Your EDC knife is only as good as the steel in its blade. A knife made of good steel will be sharp, stay sharp, and resists chipping. On the other hand, low-carbon knives made of dubious edge-holding steel are unreliable and downright unsafe. They tend to dull quickly, chipping and breaking when you need them most. There are a lot of high-quality blade steels to pick from, and each has its own set of advantages to consider for your EDC. This guide will cover what to look out for in knife steel before buying your next blade. To make things even easier for beginners, we’ll give a few examples of our favorite knives made of each type of steel.
What to Look for in a Good Everyday Carry Blade Steel
- Hardness and durability: You want a durable knife that won’t bend because its steel is too soft. But the tradeoff is that you don’t want steel so hard that it becomes brittle and chips over time. A good mixture of these two qualities is best. Hardness is measured in terms of Rockwell (HRC) units, with higher values being generally better than lower values. Some of the most high-quality knife steel options use powder metallurgy and superior edge geometry to get the best performance out of a good edge.
The hardness of a knife’s steel dictates the maximum sharpness of the blade. While you can sharpen knives with harder steels to a more refined edge, it does come at a cost. It takes more effort and sometimes specialized equipment to sharpen blades with the most challenging steels.
- Toughness: Toughness relates to a blade’s ability to stand up to hard use (and even abuse). Beyond standing up to everyday nicks and scratches, accidents and emergencies happen.
- Sharpness and edge retention: You want a knife that can get sharp and stay sharp through repeated use. A blade that is easy to sharpen and maintain is also good. Better edge retention means your new knife can cut sharp even during extended use. How hard a blade steel is also affects how sharp it can get. That’s determined by the amount of carbon in the steel. Other elements can also affect how well a blade can hold that edge through repeated rugged use.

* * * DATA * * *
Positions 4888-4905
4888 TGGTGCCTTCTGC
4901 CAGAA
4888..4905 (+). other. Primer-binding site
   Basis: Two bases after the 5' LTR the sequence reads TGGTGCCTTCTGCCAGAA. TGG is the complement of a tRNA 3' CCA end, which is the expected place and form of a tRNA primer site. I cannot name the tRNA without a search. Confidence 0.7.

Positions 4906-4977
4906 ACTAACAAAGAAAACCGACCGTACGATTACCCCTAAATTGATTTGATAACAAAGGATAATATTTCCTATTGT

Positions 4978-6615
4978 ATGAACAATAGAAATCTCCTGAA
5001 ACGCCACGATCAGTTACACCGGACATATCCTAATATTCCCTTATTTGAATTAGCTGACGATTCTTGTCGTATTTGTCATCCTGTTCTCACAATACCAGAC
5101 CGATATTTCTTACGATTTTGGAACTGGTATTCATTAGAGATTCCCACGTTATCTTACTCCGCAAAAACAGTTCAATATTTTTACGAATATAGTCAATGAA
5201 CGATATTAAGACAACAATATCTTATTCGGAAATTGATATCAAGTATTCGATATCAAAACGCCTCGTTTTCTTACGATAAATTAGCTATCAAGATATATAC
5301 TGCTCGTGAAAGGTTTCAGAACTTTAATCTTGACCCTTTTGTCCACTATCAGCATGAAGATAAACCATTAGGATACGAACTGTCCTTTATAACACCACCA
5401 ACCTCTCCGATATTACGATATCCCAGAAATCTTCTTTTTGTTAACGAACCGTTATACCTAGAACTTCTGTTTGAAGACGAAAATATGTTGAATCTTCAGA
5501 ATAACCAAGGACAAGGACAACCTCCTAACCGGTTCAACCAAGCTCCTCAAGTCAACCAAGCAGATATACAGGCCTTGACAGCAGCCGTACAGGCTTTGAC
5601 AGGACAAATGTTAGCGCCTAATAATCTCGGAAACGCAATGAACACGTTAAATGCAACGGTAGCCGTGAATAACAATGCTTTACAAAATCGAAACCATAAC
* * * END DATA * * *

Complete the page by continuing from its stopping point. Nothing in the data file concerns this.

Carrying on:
- Corrosion resistance: This determines whether your knife is stainless or not. Non-stainless steel knives need oil and maintenance to keep the rust away. Stainless steel knives are forgiving, but they can still rust if neglected. The number of elements such as chromium content and vanadium in the steel alloy helps this out. Additionally, knives with a low carbon count have a high level of corrosion resistance, but the tradeoff is less prone to deformation and blunting.
- Ease of sharpening: All knives eventually get dull, and the only way to get them back into shape is to sharpen them. But you will notice that some blades take less effort to take on a keen edge than others. The first reason is hardness, as it can take more work and specialized tools to hone the edge of premium steel. But blade shape also plays a role. For example, sharpening a blade with a recurve edge takes some practice. Serrations can also pose added difficulty.
Knife manufacturers have a comprehensive set of names for each blade steel. The specific cutlery steel alloy used in making a knife is usually disclosed, letting you judge the quality. Generally, beware of dubious knives that do not advertise their blade steel. Unknown low-carbon steel should raise a red flag in your mind when you’re trying to buy a knife.
Decent value-added info before it turns into a link farm more at the link. Not new to our regular readers.View Linked Article